Queensbridge’s Melissa Del Valle’s rough road to boxing glory

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WEST PALM BEACH, Fla. — There haven’t been many shortcuts for Melissa Del Valle; she likes the long route.

“It’s not that I plan things this way,” she said. “It just happens that I had it tough, but I don’t mind. It’s made me stronger.”

Honey Girl, as she’s known in the boxing ranks, has used her uncompromising style to make her arguably the most decorated women’s boxer in the history of the sport.

Yet hardly anyone knows.

She came out of the Queensbridge projects, where she hung out with Nas, teased Ron Artest and became a hero.

Outside the projects, the anonymity returns.

“I don’t see it that way,” said Del Valle, who improved to 27-0-1 after defeating Branda Drexel by unanimous decision Friday at the Harriet Himmel Theater in West Palm Beach. “I’ve done so much, learned a lot of life lessons and have become a better person because of boxing. I wouldn’t trade this in for the world.”

As a kid growing up on the tough streets of Queensbridge, Del Valle used sports as an outlet. She was a natural athlete, but basketball was her thing. After a short stint on the Christ the King JV team, Del Valle transferred to The Berkshire School in Sheffield, Mass.

“I needed to get away,” said Del Valle, who, at 33, never stops smiling and joking around; she radiates with sincerity.

The 5-foot-5, 130-pounder turned to boxing about four years after she was the starting point guard at the University of Alabama.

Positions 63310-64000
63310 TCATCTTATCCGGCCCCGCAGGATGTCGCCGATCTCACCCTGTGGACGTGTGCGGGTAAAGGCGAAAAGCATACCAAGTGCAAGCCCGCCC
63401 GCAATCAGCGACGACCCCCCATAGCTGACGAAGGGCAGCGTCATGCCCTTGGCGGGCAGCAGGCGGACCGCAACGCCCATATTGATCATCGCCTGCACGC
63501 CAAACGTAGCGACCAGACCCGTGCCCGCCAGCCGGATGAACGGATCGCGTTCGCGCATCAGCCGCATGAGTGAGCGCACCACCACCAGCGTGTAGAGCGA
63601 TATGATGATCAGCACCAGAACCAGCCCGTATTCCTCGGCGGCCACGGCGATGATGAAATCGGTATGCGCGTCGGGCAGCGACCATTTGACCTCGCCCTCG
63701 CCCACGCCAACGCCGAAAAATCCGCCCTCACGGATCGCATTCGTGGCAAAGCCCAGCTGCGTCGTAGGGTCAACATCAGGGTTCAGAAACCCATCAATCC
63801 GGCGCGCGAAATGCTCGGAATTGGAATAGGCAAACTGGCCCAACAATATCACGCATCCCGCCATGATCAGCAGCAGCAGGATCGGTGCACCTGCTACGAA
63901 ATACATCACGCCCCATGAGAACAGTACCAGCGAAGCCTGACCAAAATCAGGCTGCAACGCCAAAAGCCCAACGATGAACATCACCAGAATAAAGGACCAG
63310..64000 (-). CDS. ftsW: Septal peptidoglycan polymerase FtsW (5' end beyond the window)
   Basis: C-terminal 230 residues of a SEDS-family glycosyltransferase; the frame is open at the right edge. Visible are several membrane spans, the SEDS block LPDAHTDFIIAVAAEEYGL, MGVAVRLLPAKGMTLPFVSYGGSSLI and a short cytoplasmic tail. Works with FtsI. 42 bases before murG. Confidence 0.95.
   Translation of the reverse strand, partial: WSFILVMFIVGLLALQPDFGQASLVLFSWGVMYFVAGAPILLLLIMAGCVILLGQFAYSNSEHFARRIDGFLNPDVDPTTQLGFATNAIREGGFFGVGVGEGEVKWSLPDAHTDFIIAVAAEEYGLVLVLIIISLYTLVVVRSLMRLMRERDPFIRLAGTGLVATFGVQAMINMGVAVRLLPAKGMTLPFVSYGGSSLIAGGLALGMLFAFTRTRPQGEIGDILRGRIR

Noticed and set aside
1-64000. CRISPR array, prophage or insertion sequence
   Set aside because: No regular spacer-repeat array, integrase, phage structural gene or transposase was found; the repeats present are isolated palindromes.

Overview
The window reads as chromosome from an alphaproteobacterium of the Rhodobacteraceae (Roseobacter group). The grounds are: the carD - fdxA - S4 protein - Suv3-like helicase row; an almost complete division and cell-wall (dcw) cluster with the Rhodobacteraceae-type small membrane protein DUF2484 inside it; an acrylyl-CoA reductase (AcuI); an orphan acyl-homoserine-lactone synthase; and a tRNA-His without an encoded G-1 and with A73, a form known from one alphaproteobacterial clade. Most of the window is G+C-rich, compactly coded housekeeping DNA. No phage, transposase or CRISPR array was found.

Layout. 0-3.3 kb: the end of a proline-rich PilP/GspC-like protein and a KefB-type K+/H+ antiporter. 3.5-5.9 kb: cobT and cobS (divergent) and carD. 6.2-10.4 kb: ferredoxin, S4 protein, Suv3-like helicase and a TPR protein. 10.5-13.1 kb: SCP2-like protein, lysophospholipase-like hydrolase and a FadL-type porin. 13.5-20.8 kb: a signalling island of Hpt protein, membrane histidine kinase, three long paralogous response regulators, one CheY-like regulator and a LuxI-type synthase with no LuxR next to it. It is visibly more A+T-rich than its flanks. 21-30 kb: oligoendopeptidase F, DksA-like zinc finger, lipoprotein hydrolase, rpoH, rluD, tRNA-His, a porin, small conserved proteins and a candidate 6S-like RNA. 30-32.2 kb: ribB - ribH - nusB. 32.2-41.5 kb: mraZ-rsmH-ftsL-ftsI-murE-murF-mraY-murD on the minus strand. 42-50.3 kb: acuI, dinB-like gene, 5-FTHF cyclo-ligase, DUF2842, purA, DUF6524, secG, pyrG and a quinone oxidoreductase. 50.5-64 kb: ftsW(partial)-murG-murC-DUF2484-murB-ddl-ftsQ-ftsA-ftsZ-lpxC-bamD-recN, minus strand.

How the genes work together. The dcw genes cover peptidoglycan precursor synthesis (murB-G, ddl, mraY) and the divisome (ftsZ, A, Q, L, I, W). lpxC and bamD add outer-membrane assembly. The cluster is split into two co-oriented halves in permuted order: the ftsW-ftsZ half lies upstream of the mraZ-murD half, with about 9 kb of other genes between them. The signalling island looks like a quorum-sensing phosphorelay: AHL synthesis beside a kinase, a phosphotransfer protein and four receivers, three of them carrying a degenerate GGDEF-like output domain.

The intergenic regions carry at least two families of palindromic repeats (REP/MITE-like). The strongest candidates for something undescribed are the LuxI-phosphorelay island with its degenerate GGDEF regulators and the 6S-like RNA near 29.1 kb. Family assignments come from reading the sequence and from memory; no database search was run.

With the guidance of her brother, Lou — who was a light heavyweight champion and the only person to knock down Roy Jones Jr. in the late 1990s — Del Valle changed the face of boxing.

Since 1996, Del Valle has won the Golden Gloves and become a three-time World Champion. The success won over the Latin community, as well as woman athletes across the country.

“I never thought I would box; it was the last thing in the world,” Del Valle said. “I guess all the fights in the projects helped. But it was my brother that was the difference. [Lou] wanted to train me for the Golden Gloves. ... I can’t tell you why I went with him. I guess I wanted to resolve some issues — we had a tough time as kids — and I wanted to be closer to him. I wanted to be a family.

After the first fight and win “he was there to hug me. We finally became sister and brother. It would make anyone cry. ... For all the hardships, I wouldn’t take back what the sport did to us: It brought us together again.”

In recent years, though, Del Valle has had her ups and downs. She was criticized for her weak opponents. She also separated from her husband and boxer, John Salamone, and started to question her commitment to the sport.

“I was about to quit,” said Del Valle, who moved to Miami eight months ago to be closer to her mother, Migdalia. “I was like, ‘This is really not happening for me.’ But I couldn’t see myself quitting. I want to see how far I could take it. I asked myself, ‘How good can I be?’ “

In June, Del Valle defeated Ada Velez, the No. 2-ranked featherweight in the country, and she keeps finding ways to win the tough bouts.

“She’s the best,” said longtime trainer John “The Beast” Azari, who has worked with football stars Dan Marino and Irving Fryar. “I see her as a world-class athlete; I see her like a sister. As a boxer, I don’t think there’s anyone like her. She’s an artist and she puts her heart and soul into the sport. She won’t stop until everyone knows her, and everyone will.”

Reach contributing writer Arthur V. Claps by e-mail at or call 1-718-229-0300, Ext. 130.

Posted 7:02 pm, October 10, 2011
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